Final piece presented for Graded Unit. The balance between the photos and the cine image varies according to the time of day and the amount of light in the studio. The loop set up is shown below:
Last year at the Dean Gallery there was an exhibition of Picasso’s paper works I remember how much I like them, especially the print works using aquatint.. I would like to learn more about lithography, drypoint, etching, aquatint and these other printmaking skills..
This picture: Goat 1942, is described as being Etching, Aquatint and Drypoint
I first came across El Anatsui last year when I found he had represented Africa at the last Venice Biennale, and immediately loved his work, for the colours, texture, structure and messages. Below is his sculpture Crumbling Wall and the text is copied from the explanation and descriptions at his exhibition at the Fowler Gallery:
The pieces in ‘El Anatsui: Gawu’ make use of large quantities of discarded everyday materials, such as metal liquor bottle wrappers and tops and flattened food tins, stitched together and transformed to create new works of stunning originality. These huge, undulating metallic tapestries also recall the Ghanaian tradition of weaving and assembling kente cloth. Explains Anatsui, “Art grows out of each particular situation and I believe that artists are better off working with whatever their environment throws up.”
In each place they are installed, Anatsui’s works take on subtly different forms, as the pieces are draped or situated anew. Included in this exhibition are several examples of his monumental textile-like wall pieces, including two new works. Also on display are two installations: Crumbling Wall, 2000, a massive sculpture comprised of stacked rusted cassava graters, and Peak Project, 1999, a series of free-standing, abstract sculptures made of tin can tops connected with copper wire.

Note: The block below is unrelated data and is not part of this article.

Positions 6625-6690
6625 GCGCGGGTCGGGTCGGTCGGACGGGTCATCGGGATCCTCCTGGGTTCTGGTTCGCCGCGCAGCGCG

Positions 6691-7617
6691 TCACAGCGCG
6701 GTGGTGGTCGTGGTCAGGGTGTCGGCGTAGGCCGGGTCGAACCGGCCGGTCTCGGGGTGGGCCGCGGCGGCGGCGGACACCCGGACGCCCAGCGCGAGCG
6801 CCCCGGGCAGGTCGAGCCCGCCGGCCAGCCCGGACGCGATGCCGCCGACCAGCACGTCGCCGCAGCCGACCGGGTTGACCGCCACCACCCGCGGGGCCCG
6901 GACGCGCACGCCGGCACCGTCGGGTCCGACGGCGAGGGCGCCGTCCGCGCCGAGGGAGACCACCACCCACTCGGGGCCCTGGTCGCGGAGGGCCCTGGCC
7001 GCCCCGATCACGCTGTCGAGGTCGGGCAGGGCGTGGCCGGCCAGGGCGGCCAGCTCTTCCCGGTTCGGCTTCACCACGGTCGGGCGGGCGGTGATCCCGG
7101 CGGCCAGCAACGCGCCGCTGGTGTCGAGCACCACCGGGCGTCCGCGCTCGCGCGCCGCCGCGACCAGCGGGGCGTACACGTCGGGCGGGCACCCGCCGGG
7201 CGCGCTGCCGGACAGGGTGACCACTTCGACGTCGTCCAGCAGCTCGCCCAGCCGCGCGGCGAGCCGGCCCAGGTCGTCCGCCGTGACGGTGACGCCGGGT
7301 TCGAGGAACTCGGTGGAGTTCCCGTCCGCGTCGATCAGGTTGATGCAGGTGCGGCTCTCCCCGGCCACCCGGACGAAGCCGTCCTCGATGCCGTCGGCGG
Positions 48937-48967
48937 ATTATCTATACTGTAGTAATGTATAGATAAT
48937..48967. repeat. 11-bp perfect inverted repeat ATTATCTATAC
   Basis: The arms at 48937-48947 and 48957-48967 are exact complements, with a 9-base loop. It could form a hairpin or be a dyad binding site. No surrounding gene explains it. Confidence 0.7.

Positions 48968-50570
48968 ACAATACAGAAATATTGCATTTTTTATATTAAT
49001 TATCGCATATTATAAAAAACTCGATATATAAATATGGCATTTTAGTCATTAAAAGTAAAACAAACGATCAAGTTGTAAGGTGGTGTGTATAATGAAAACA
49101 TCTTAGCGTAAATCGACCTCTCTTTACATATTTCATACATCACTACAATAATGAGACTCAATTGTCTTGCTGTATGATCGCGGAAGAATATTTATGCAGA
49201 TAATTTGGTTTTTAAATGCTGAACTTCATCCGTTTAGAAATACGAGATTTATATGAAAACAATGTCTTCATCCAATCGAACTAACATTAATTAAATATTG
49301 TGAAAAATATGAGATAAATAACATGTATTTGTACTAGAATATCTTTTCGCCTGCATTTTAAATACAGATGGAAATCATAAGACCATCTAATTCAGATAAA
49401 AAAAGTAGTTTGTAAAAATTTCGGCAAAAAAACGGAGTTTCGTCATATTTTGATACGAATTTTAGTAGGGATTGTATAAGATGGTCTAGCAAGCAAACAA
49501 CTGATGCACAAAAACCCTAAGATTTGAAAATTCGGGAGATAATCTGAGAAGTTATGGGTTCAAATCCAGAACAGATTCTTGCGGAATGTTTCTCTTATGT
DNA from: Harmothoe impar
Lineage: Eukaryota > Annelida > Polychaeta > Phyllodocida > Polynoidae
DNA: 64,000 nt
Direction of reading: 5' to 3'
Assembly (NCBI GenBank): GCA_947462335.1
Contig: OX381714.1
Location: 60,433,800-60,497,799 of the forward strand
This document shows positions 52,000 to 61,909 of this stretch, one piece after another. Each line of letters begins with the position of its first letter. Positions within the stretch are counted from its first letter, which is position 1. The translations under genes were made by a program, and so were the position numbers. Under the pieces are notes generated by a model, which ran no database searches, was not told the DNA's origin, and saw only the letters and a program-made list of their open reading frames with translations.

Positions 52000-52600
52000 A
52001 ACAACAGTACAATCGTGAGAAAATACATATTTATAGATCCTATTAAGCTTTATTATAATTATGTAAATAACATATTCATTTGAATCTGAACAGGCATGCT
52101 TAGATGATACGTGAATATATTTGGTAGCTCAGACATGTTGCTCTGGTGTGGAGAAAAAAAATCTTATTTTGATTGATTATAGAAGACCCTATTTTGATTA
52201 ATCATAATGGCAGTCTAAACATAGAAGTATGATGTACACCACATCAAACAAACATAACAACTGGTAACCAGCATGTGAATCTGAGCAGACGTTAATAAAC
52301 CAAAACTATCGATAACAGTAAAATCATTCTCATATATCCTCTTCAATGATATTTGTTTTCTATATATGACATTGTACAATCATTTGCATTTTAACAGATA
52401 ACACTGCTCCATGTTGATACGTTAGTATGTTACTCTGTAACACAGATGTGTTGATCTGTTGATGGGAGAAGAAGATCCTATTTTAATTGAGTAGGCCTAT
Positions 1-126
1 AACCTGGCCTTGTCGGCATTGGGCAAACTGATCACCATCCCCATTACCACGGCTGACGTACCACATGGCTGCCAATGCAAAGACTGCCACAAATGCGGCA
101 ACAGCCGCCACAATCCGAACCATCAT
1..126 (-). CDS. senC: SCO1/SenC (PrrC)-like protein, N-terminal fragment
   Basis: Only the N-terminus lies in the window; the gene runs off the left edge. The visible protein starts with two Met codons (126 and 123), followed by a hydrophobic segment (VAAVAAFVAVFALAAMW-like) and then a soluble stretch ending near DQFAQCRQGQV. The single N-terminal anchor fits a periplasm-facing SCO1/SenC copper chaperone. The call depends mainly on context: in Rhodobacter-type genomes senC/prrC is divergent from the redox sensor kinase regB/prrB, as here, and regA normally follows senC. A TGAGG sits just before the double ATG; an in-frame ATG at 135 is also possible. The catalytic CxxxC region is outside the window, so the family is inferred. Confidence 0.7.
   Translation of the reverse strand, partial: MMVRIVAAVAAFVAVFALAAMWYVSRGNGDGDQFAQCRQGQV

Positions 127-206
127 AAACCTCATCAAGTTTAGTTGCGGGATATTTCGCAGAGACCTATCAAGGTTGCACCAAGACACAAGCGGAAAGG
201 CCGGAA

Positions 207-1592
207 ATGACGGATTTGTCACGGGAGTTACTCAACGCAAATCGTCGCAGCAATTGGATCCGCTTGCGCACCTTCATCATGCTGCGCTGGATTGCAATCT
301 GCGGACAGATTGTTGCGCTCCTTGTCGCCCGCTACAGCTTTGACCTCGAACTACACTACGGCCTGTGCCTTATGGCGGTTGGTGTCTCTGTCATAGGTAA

Beyond the powerful visual impact of the works, Anatsui’s sculptures open myriad possibilities for interpretation. Referencing diverse relationships of trade, materiality, tradition, and modernity between West Africa, Europe, and the Americas, Anatsui draws our attention to the life histories of the materials that surround him. Bottles of liquor, for example, were the units of currency preferred by European traders seeking to acquire slaves and ivory on the West African coast. Liquor and rum (a by-product of the Caribbean sugar plantations for which Africa had supplied the labor) were exchanged at great advantage to the European traders. Anatsui’s work gently alerts us to these histories, interlacing their material evidence and metaphors like elements within a cloth.
Peter Bell used to do many serigraphs (seem to me to be the same as screen prints) in earlier years but his use of brilliant colours, joy in nature and in particular horticultural images exist throughout his work. This serigraph called Orb II from 1974 is in the collection of the National Gallery of Newfoundland and Labrador, where Peter lived for many years prior to moving to the Scottish Highlands for the better weather.